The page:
Over the next 12 months, a beautiful group of women and I will work with a range of journalling techniques, tactics and tools gleaned from more than two decades of writing my way back to center. Learn more by clicking on the Journaling tab or one of the links in this post.

It’s my honor and joy to share this work from a place of gratitude and pure love of Journaling as a Spiritual Practice. 

So be it.

Sherri L. McLendon, MA, is a presence based marketing public relations pro, conscious business coach, and lead content strategist with Professional Moneta International,http://www.professionalmoneta.com.

(C) 2017 BY SHERRI L. MCLENDON, ALL RIGHTS RESERVED. REPRINT WITH PERMISSION.

Hungry Ghosts: What Eats at Us, Eats at Our Money

In Buddhist beliefs, there are six worlds. On the wheel of life, the world of the Hungry Ghosts is the largest of the four forming the actual wheel. The landscape of this shadow world is desolate, written in shades of gray and white, and fraught with yearning. For what we yearn, we may know not.

This relentless desire to hold and control is the opposite of the energies of growth and rebirth we normally associate with Spring Equinox, but this emotional Pisces new moon coincided with an eclipse window, opening the door to both light and shadow. Those who struggle with the descent into darkness at this time may be wrestling in this toxic world of Hungry Ghosts. We recognize this possibility because our experience with them can be painful. In Western mythologies, we may be the gift-bearing Inanna to their inner angry Erishkegal, while they are the dark side to our inner mirror.

As humans, each of us experiences life as a Hungry Ghost at some point in our lives. As Hungry Ghosts, we are driven by cravings which mask our displaced desire for something to be different. Often, this wanting we can’t quite put a finger on shows up in our money lives, and in our business.

For me, when I enter the world of the Hungry Ghosts, it first shows up in my life and business as restlessness. It may present as a craving for a new city, lifestyle, office, house. I imagine and desire a different life. From the shadow world, I sometimes watch my current life from afar as though it belongs to someone else, as though it were the shadow, not the reality. If my thoughts get caught in a loop, the desire for difference takes over and my reality becomes painful with lack of fulfillment.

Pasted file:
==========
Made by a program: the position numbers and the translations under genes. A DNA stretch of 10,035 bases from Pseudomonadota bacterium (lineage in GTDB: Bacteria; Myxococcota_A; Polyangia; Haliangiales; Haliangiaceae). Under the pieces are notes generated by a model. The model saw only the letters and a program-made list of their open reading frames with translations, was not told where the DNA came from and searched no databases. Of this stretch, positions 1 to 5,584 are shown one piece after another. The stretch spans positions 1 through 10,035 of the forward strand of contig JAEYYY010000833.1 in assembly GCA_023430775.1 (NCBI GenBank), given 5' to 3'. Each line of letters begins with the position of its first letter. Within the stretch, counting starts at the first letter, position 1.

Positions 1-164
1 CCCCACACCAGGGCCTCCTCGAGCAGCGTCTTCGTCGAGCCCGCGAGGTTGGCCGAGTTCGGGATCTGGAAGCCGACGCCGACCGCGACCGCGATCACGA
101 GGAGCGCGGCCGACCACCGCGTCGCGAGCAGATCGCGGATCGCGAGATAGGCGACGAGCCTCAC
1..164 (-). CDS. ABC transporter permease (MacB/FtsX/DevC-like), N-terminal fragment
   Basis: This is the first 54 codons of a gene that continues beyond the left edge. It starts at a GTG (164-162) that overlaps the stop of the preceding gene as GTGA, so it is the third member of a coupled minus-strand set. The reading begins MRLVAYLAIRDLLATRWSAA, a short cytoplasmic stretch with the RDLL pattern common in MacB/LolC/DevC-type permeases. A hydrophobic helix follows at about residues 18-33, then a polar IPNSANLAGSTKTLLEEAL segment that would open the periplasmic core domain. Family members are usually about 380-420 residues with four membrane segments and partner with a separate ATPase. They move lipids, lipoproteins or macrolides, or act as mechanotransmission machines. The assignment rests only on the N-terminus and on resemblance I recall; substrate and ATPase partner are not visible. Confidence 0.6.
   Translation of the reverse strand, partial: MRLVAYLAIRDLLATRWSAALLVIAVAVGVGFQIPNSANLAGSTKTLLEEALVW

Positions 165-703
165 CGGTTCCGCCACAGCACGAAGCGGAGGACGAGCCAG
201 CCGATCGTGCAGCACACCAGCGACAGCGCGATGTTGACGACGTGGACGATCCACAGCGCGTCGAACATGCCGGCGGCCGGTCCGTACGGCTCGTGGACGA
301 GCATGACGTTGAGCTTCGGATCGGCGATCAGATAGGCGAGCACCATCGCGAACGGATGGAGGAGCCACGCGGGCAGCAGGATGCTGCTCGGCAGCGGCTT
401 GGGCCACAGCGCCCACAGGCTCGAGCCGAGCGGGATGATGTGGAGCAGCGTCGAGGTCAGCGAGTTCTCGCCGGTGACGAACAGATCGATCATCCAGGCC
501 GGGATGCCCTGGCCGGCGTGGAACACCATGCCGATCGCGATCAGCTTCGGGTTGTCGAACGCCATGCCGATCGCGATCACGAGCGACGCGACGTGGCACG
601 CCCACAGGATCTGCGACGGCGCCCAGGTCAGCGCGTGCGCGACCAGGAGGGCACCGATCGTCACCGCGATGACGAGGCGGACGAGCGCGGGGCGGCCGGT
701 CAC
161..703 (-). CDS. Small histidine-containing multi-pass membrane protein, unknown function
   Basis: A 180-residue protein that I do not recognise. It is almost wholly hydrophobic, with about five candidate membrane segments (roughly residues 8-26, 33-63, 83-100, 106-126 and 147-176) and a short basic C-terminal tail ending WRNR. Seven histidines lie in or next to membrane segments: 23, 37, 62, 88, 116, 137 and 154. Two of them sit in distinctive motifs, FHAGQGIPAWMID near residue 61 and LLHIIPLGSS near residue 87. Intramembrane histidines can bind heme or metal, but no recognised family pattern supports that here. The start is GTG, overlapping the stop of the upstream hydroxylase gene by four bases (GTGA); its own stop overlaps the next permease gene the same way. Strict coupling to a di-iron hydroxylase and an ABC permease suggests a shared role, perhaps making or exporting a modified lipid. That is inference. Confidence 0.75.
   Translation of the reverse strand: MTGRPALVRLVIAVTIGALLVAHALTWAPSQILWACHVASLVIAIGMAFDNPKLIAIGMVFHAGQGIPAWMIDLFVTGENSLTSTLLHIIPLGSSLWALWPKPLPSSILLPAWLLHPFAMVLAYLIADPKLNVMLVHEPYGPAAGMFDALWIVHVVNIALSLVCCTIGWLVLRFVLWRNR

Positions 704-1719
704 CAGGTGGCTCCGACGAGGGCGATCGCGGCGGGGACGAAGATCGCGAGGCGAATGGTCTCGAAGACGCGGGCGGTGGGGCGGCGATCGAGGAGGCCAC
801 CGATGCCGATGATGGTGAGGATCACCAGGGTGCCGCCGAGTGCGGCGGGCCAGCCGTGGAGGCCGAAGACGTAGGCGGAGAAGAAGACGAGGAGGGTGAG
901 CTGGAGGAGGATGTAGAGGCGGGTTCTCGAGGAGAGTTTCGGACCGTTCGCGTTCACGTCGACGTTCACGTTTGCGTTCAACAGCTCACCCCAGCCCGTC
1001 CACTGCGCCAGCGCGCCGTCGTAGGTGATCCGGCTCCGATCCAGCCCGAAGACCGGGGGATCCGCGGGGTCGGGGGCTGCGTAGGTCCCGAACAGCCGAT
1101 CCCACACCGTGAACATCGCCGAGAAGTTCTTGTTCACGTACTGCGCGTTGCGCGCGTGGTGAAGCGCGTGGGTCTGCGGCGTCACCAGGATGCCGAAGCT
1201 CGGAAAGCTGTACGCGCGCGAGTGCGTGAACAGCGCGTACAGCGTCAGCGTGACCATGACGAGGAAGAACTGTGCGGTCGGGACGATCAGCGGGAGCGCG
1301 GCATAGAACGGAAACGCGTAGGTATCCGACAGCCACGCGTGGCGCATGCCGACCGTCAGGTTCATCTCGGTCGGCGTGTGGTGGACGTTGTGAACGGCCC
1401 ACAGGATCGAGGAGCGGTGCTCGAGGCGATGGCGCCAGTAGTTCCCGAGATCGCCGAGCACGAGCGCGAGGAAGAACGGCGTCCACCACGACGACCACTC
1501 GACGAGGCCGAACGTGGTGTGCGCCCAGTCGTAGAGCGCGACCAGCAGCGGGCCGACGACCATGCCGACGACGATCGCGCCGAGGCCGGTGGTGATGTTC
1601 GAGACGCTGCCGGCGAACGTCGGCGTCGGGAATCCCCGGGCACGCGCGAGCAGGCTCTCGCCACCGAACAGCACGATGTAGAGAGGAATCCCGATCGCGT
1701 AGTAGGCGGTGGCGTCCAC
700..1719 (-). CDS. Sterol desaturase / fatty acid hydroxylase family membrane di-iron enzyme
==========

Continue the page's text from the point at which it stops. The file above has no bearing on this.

The yearning takes the form of thoughts of escape, and struggles to move forward, a butterfly in a cocooned straightjacket made of wisps, of sylphs, of invisible ties that bind.

Instead of escaping to re-create my life, I shop. I focus on the textures of the fabrics, the colors, the rhythm of the flipping of hangers, to bring me back to reality. But inside, I am still hungry.

In seeking fulfillment, I over-shop.  My life and I are colorless, so I buy color. Instead of eating what I love, I overeat. Instead of de-cluttering my house, I look for the next place I’ll call home. During these times, I can barely repress the expression of the reality I wish I had. I feel a tightness in my throat for the words I do not say, and a weight in my heart for those I do.

HungryGhostScrollKyotoHungry Ghosts Scroll, Kyoto, Japan.

During the darkest times, food becomes tasteless and I drop weight, feeling the Hungry Ghosts deep in my gut. Joy is out of reach, receded like a low tide, ripeness and plenty lie out of reach, and everything I touch turns to cinders.

I become Hungry Ghosts. Each of us becomes Hungry Ghosts. How do we know? We

  1. buy things. Sometimes just for the need to buy something, anything, to prove we are here.
  2. splurge against our own desires as a form of self-sabotage.
  3. cannot control our spending.
  4. become obsessed with having an object of our desire.
  5. are preoccupied with savings, our checking balance.
  6. hoard, living on the minimum possible instead of allowing luxury into our life.
  7. pile up money for our own sake, not for others’.

When we buy one thing as a substitute for something else, or exhibit forms of unaware self-sabotage, we are neither conscious nor fulfilled. We are Hungry Ghosts with our desires surrounding us, binding us to our own unspoken yearnings.

The problem with being a Hungry Ghost is that we eat ourselves up from the inside, and undermine ourselves through our unhealthy use of our life force energy expressed as money.

To survive, we need either to release the cravings, desires, and the suffering of being unfulfilled, or we must take action to bring the thing our heart desires most into reality. The in-between place between the two is a form of limbo, where we wait for something to justify the change we want to see, we want to be, in the world.